Collaring illegal cold-callers is getting harder, watchdog says

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Tracking down those who act illegally in the cold-calling sector is an “increasingly difficult job” but the privacy watchdog said it will robustly investigate claims about the sale of confidential data.

The Information Commissioner’s Office (ICO) has launched an investigation into claims made by a national newspaper that firms are sharing sensitive personal data such as pension details and medical records.

The names of 3,000 sick and disabled people were sold to undercover reporters for 19p each, according to the Daily Mail.

No checks were made on who the reporters – posing as a cold-calling outfit – really were, the newspaper said.

The revelations about an alleged trade in medical records follow the Mail’s claims that pensioners’ salaries, the value of their investments and the size of 
their pensions are being sold for as little as 5p without their consent.

The financial details are allegedly being bought by fraudsters and cold-calling firms.

Dave Clancy, the ICO’s anti-spam investigation team manager, said investigating cold-calling firms was an “increasingly difficult job” because of offshore operations and tactics such as spoof numbers.

But he said the organisation would use its “best endeavours”, and recent prosecutions showed it had the ability to bring those acting illegally to justice.

The ICO can issue fines of up to £500,000 for the most serious breaches of the Data Protection Act, while it can also pursue criminal prosecutions around unlawfully obtaining or accessing personal data.

It is now looking to establish whether there have been any breaches of the Data Protection Act or Privacy and Electronic Communications Regulations.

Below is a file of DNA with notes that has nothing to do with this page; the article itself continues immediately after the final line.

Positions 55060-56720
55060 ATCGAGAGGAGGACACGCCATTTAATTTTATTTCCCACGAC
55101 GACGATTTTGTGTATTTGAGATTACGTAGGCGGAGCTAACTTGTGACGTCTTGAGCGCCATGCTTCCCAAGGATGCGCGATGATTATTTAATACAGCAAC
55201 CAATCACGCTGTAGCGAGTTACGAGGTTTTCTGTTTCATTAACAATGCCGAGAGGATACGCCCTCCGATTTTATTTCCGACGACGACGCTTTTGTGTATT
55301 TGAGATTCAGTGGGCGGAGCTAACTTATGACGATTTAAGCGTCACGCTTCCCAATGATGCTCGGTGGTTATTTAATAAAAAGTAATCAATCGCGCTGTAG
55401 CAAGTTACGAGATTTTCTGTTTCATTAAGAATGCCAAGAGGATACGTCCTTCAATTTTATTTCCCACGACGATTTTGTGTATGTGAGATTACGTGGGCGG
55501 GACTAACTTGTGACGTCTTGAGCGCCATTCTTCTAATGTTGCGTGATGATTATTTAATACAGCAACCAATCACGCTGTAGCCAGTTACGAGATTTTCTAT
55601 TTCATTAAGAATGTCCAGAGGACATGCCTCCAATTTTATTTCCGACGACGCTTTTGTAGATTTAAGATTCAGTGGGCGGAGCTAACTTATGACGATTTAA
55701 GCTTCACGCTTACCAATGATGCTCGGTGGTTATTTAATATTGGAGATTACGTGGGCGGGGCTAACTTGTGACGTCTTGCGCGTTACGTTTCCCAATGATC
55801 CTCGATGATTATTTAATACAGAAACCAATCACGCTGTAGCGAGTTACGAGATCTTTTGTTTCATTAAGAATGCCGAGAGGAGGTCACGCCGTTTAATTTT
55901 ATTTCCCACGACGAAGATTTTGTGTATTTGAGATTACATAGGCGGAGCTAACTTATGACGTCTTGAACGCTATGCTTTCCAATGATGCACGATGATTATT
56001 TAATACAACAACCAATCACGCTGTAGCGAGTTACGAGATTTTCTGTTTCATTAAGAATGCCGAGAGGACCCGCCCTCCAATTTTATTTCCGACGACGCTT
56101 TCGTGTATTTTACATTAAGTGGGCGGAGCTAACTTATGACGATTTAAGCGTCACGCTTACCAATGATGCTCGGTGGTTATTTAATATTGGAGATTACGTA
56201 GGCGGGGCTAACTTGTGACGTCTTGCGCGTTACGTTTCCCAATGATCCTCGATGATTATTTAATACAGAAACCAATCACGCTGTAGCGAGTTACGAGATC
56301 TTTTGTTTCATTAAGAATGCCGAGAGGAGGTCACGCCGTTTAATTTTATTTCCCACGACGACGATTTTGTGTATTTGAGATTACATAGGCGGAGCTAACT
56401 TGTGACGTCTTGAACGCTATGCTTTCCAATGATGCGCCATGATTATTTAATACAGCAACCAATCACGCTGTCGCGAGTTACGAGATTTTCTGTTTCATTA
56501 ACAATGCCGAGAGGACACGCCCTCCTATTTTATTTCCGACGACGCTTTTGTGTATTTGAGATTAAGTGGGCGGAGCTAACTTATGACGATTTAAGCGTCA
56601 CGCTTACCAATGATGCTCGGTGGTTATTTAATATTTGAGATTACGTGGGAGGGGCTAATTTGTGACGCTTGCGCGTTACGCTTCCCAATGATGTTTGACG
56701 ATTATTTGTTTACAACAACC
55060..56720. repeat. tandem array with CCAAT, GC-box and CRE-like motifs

Tony Neate, chief executive of national internet safety initiative Get Safe Online, a joint partnership between bodies such as the Government and the National Crime Agency, said the matter should be treated as a “highest priority” and if necessary there should be a change in the law.

Mr Neate said some people may inadvertently agree to have their information passed on to a third party when filling out a form.

Tom McPhail, of financial services firm Hargreaves Lansdown said: “People may inadvertently agree to a firm selling their details to others when they sign up for other services. This shows the importance of choosing the firms you work with carefully. A good starting point is to only deal with regulated firms and to check what their policy is on client data.”

Ofcom’s director of consumer protection, Lynn Parker, said: “Ofcom has fined companies around £2m for breaking the rules on making silent and abandoned calls and we take this problem extremely seriously.”